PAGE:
Richard Derecki: A Pink Plaque for Nicky Gavron

Richard Derecki: A Pink Plaque for Nicky Gavron

Blue, brown, green and now pink. There are many commemorative plaque schemes across London. The first such plaques were put up in 1867 by the Royal Society of Arts (RSA): one to Lord Byron, the other to Napoleon III. Only Napoleon’s survives. You can find it on King Street, SW1.

Over the next 35 years the RSA put up 35 in all, though only half are still there. In the early 1900s, the London County Council (LCC) took over the scheme and experimented with different styles and colours before the stripped-back blue design we now know became the norm.

Following the abolition of the LCC, the Greater London Council (GLC) took over. It widened the range of people commemorated and pushed out into the suburbs. Between 1967 and its own abolition in 1986, the GLC put up 262 plaques and, for the first time, used them to designate buildings where historical events had taken place.

This practice caught on, and a range of plaques have come to be used to mark significant local places, such as hidden artists’ studios, theatres and pubs of interest, old factories, or where buildings had been destroyed by World War II bombs.

After the GLC’s demise, English Heritage took over and has erected some 450 Blue Plaques, taking the total across London to over 1,000. The organisation acknowledges that women are under-represented – they comprise only 14 per cent of the total  – and wants more to be recognised.

I have been campaigning for a plaque to celebrate the life and work of the early English feminist Mary Astell, but have been unable to locate an extant building she lived in, which is one of the criteria English Heritage applies. I know where places she called home were but, given that was a figure from the 17th Century, it is hardly surprising that the actual houses she occupied have been demolished. A plaque on a wall close to a former abode won’t do.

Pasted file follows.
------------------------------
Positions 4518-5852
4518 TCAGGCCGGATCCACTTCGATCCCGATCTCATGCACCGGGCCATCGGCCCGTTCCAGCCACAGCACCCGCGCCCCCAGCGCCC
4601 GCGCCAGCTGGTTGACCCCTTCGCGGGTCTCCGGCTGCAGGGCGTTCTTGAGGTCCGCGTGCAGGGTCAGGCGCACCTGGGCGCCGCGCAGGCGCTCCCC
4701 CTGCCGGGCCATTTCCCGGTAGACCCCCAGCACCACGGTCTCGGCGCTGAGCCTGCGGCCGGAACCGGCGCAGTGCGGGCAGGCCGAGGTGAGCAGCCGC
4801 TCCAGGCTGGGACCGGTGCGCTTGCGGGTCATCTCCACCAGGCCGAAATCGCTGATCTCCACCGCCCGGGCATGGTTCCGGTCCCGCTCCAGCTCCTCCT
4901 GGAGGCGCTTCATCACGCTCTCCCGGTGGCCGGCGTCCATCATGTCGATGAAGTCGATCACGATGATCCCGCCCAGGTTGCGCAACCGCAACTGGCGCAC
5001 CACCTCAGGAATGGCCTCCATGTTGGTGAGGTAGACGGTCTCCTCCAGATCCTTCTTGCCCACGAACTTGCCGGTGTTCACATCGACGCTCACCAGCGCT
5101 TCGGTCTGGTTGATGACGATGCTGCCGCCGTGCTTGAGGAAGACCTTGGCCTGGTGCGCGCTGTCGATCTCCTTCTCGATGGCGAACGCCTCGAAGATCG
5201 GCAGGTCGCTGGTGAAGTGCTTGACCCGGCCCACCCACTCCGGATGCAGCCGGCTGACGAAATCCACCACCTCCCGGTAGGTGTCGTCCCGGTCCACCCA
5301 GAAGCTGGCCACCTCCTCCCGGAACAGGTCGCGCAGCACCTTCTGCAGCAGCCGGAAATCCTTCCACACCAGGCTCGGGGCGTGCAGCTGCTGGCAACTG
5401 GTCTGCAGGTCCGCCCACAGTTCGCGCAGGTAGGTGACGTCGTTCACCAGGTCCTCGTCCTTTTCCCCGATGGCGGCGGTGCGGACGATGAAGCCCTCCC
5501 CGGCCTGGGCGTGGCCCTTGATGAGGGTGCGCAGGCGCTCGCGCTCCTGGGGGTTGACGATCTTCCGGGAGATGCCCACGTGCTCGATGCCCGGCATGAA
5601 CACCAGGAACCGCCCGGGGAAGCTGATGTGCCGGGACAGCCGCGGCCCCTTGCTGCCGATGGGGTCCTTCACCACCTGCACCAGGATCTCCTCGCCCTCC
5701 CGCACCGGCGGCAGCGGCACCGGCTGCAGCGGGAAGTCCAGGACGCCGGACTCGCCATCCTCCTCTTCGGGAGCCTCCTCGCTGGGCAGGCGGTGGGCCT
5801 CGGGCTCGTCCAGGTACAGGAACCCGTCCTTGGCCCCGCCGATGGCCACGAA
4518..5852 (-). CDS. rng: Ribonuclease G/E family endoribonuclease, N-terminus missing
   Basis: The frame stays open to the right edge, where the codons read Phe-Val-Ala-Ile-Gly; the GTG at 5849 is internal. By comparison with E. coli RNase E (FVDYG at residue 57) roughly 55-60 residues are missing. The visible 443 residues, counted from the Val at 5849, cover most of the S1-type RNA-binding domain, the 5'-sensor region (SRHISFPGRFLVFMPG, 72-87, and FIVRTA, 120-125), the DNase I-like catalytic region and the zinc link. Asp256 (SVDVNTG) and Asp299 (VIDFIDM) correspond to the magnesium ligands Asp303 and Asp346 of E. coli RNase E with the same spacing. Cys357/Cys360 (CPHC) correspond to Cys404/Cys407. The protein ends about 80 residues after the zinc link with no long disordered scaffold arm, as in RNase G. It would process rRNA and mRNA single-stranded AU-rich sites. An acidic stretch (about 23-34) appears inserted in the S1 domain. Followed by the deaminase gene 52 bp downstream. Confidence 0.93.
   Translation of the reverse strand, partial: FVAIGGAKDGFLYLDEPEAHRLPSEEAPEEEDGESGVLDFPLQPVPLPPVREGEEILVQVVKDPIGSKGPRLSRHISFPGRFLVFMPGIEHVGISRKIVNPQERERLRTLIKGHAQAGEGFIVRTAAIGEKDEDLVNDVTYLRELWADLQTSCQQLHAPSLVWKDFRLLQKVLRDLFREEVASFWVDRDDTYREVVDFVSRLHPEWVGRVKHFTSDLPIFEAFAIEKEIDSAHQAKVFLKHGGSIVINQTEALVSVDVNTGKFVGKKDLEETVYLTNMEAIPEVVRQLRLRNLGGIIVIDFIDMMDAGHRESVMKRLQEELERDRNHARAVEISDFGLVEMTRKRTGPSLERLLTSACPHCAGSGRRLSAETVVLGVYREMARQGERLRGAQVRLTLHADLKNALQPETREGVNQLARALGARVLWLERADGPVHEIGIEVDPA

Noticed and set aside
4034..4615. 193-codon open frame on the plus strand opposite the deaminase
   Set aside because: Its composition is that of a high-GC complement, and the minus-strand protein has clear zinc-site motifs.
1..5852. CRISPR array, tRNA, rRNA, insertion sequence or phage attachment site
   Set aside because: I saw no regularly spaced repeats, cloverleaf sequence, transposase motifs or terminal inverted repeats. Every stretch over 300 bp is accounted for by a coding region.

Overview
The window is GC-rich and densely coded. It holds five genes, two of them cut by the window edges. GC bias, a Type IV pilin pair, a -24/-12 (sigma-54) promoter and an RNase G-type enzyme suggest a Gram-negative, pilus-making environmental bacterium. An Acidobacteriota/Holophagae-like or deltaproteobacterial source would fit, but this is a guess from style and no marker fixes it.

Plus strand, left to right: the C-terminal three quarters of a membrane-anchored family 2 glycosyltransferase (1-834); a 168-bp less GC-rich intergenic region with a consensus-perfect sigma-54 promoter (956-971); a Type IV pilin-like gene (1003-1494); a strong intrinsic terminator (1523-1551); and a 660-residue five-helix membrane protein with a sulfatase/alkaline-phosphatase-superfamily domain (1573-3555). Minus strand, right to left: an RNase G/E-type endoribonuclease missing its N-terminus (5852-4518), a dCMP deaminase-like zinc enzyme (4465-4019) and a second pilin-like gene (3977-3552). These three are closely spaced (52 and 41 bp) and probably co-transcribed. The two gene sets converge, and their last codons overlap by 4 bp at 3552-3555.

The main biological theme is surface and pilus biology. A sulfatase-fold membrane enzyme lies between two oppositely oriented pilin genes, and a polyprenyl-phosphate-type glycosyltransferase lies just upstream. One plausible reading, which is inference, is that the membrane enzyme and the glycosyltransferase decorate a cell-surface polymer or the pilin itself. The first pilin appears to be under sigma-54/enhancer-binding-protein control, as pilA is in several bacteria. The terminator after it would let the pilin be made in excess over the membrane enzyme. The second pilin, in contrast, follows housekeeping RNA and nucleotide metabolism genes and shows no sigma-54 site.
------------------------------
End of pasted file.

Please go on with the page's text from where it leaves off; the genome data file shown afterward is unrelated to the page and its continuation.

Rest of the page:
The other main Blue Plaque criterion is that the person to be commemorated must have been dead for at least 20 years. But a separate plaque initiative is taking a more relaxed view of place and time. Coordinated by Catherine Wells, the Highgate Festival’s Pink Plaque scheme began in 2019 , growing out of the Remarkable Women of Highgate project. Pink Plaques are exclusively dedicated to notable women with ties to that part of London whose achievements may have gone unrecognised. They have now appeared across Highgate.

Alicia Pivaro, one of the programme’s founders, has noted: “It started very informally and was all done with no budget, with collaborative support from many other locals and the amazing generosity of Westside London,who continue to print our plaques for free. Luckily, no real barriers emerged apart from some plaques lost to theft or damage. We would love to see it spread, hopefully by other community organisations or activist groups, as it should be a bottom-up initiative and process. The more diverse people and their stories are shared in the city the better.”